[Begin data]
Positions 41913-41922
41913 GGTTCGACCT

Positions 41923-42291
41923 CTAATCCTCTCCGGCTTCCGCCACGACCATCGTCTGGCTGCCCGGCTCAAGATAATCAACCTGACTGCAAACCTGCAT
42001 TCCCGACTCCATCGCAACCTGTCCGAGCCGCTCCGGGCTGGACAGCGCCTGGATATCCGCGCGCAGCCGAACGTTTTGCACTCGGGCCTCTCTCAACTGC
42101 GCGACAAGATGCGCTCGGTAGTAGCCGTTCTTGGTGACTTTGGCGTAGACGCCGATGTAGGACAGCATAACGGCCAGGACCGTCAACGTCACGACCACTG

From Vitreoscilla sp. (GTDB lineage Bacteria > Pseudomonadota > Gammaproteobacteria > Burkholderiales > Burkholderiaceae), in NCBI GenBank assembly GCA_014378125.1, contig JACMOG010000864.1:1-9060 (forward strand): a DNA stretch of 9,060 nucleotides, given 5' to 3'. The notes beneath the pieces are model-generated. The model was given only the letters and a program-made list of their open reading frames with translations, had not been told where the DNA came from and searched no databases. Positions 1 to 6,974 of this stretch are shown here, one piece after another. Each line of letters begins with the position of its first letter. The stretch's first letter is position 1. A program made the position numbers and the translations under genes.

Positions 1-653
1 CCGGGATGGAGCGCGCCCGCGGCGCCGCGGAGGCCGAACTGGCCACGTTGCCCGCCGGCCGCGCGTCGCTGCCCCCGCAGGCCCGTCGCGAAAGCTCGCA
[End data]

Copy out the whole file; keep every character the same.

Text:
Positions 41913-41922
41913 GGTTCGACCT

Positions 41923-42291
41923 CTAATCCTCTCCGGCTTCCGCCACGACCATCGTCTGGCTGCCCGGCTCAAGATAATCAACCTGACTGCAAACCTGCAT
42001 TCCCGACTCCATCGCAACCTGTCCGAGCCGCTCCGGGCTGGACAGCGCCTGGATATCCGCGCGCAGCCGAACGTTTTGCACTCGGGCCTCTCTCAACTGC
42101 GCGACAAGATGCGCTCGGTAGTAGCCGTTCTTGGTGACTTTGGCGTAGACGCCGATGTAGGACAGCATAACGGCCAGGACCGTCAACGTCACGACCACTG

From Vitreoscilla sp. (GTDB lineage Bacteria > Pseudomonadota > Gammaproteobacteria > Burkholderiales > Burkholderiaceae), in NCBI GenBank assembly GCA_014378125.1, contig JACMOG010000864.1:1-9060 (forward strand): a DNA stretch of 9,060 nucleotides, given 5' to 3'. The notes beneath the pieces are model-generated. The model was given only the letters and a program-made list of their open reading frames with translations, had not been told where the DNA came from and searched no databases. Positions 1 to 6,974 of this stretch are shown here, one piece after another. Each line of letters begins with the position of its first letter. The stretch's first letter is position 1. A program made the position numbers and the translations under genes.

Positions 1-653
1 CCGGGATGGAGCGCGCCCGCGGCGCCGCGGAGGCCGAACTGGCCACGTTGCCCGCCGGCCGCGCGTCGCTGCCCCCGCAGGCCCGTCGCGAAAGCTCGCA